Sweat streamed down Patrick Patterson's face as he met with reporters Friday for a regular interview session before Kentucky's practice. So why was Patterson already sweating when practice had not started?
"Coach Cal said he wanted me to come out even earlier these next couple games," Patterson said.
UK Coach John Calipari said he's prescribed extra work in the past for players who are not playing well.
"If I think the guys are thinking too much or are in a slump," he said. "... Try to get him to do more work. Try to be more specific in what I'm looking for in different areas on the court."
Calipari suggested the extra work can help a player make a psychological readjustment.
"A lot of times, when they start spending more time, they feel that, OK, I'm going to get through this," the UK coach said. "And half of this is in their minds."
For the first time in his Kentucky career, Patterson failed to score more than 10 points in back-to-back games: nine points against Arkansas and five at South Carolina. Prior to the past week, he'd failed to score 10 points in only eight college games.
Patterson was at a loss to explain the dip in productivity except to note that players, even one as consistent as him, can slip.
"One of those days," he said. "It happens to the best of us."
Calipari is working with Patterson on offense, both low-post scoring and perimeter shooting.
"He wanted me to improve my offensive game, build up my confidence," Patterson said. "He said I was a little bit anxious now."
Having said that, Patterson added a moment later that his confidence has not waned.
"Even the best players have off games, and that was mine," he said of UK's loss at South Carolina on Tuesday. "So, hopefully, that won't happen again."
Calipari acknowledged maybe putting too much pressure on Patterson and other players to perform to a high standard.
"I probably did Patrick and John (Wall) and a couple others a disservice by saying how good they are," the UK coach said. "All that does is put more pressure on them to perform."
In that context, Calipari said the loss at South Carolina can re-orient the Cats to simply look to improve.
"Now we're not going to be undefeated," Calipari said he told the players. "It's about us getting better. Now winning and losing shouldn't be as big a part of their minds."
When asked if freshman DeMarcus Cousins assuming the low-post scoring role contributed to his slip, Patterson said he saw himself as more of a perimeter player now.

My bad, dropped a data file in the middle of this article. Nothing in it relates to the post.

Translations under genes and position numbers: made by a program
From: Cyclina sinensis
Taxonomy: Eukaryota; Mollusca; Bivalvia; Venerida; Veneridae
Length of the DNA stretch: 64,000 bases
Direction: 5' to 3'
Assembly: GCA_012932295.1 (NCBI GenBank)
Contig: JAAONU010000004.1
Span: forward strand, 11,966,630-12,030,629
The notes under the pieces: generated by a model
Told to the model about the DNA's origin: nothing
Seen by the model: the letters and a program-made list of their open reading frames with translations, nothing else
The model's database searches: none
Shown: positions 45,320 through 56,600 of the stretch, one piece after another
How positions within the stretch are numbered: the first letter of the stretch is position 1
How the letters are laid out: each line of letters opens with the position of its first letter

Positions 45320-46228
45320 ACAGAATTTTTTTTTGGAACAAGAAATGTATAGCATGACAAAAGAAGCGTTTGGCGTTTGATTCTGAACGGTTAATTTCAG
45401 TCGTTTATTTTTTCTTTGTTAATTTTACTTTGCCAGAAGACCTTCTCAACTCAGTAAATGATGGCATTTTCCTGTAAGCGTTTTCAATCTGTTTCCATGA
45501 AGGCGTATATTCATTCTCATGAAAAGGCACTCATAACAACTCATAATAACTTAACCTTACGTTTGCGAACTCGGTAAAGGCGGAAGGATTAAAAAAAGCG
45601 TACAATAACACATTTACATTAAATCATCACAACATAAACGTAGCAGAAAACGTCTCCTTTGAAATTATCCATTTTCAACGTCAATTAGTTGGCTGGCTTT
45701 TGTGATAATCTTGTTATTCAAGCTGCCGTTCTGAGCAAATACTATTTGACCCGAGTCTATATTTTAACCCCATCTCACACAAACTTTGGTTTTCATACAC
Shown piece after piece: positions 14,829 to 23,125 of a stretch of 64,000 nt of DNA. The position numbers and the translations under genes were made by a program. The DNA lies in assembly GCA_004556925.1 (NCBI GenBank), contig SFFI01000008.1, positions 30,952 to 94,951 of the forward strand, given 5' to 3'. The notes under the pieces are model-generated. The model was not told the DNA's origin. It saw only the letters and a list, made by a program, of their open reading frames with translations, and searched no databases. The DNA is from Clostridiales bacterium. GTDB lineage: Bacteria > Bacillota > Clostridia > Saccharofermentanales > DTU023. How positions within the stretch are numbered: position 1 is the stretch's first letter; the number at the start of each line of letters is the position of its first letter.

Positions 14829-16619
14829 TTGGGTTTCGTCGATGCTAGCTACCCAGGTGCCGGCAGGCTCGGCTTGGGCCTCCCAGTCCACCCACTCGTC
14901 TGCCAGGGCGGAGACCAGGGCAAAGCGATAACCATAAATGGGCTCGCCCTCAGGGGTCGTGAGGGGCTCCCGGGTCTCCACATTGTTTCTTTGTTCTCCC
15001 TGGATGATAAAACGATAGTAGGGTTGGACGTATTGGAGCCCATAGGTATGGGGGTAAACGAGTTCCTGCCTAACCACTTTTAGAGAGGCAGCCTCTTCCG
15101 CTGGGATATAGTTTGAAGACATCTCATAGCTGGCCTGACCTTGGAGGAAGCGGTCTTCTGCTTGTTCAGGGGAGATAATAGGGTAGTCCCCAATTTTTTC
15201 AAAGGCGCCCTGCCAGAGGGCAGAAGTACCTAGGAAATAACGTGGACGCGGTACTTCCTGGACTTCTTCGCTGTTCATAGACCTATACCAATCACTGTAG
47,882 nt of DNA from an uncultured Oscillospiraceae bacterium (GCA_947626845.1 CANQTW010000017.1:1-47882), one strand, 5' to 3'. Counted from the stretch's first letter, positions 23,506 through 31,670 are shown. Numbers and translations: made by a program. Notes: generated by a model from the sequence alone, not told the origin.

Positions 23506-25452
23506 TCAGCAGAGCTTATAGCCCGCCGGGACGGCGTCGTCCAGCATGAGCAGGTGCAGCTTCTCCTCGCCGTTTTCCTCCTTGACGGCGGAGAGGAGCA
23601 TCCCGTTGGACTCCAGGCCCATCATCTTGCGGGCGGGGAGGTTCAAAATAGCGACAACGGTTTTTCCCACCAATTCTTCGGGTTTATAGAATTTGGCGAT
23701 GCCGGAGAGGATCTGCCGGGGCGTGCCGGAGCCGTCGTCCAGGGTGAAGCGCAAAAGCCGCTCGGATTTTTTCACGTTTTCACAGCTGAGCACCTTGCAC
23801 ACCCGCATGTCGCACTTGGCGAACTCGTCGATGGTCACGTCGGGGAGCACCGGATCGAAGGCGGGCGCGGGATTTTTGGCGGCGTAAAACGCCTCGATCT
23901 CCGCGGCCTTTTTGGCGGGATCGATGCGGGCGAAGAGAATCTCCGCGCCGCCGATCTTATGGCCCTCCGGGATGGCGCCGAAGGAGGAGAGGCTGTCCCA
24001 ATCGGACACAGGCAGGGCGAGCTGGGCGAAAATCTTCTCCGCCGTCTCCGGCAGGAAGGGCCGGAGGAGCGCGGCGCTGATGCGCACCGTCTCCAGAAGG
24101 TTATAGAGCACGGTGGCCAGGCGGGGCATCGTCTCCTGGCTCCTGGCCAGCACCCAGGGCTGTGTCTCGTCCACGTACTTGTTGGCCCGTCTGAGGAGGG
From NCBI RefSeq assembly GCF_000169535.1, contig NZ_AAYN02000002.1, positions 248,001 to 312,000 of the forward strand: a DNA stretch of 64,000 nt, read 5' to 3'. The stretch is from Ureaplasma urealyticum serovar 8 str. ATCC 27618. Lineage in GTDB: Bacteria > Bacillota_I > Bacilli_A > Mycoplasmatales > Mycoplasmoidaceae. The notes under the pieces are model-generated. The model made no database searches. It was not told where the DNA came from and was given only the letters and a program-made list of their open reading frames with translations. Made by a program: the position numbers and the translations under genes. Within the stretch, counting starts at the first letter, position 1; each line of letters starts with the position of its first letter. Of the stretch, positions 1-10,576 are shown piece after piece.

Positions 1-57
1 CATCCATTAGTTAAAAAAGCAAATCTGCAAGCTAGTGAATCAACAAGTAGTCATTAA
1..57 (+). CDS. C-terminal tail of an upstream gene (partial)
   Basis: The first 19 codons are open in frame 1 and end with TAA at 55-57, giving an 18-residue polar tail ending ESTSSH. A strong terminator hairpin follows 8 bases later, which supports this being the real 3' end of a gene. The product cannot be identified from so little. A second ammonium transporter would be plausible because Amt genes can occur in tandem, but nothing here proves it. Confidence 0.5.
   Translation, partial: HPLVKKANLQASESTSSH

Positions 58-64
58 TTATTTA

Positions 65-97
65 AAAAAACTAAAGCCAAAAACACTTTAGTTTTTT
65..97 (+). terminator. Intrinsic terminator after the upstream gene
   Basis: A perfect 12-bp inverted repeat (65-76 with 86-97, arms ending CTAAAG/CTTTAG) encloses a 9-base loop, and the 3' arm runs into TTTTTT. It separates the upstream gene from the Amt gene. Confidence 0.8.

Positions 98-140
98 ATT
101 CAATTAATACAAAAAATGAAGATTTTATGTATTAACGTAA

"Watching film, I saw myself not running up and down the court, passing first rather than looking to make a play," he said. "... Just hesitant."
Repeating a familiar theme, Patterson said that UK coaches want him to be more assertive in demanding the ball.
"Coach says if I want the ball in the post, just tell my teammates," he said. "I never spoke up."
Meanwhile, some UK fans made themselves heard on Patterson's Facebook page. They used the venue to criticize Patterson and other UK players.
"I know I didn't play my best game," Patterson said. "That was probably my worst game ever. ... A couple fans out there, they do bleed blue. But they will say some negative things about you."
Patterson said he did not think of the criticism as fans quickly turning against a player who has done so much for Kentucky.
"I was thinking of it as fans getting on a basketball player they say they love and who they have so much respect for ... all of a sudden pull a 180," he said. "I tried to let them know, don't question us. Don't criticize us. We're all human. We make mistakes. That was my mistake for not playing the way I should have played in that game. Don't run my teammates down."
Patterson said he followed Calipari's advice to ponder for a day how some fans did a 180-degree turn.
As of Friday, Patterson said he was turning his attention to UK's opponent on Saturday: Vanderbilt.
Calipari noted how every former UK coach he spoke to prior to taking the job told him that a vast majority of fans are supportive.
"One percent of people in this state are absolutely out of their minds," he said. "You can't deal with them. The other 99 percent are beautiful, loving, great hearts. ...
"Take down your site if you can't deal with it."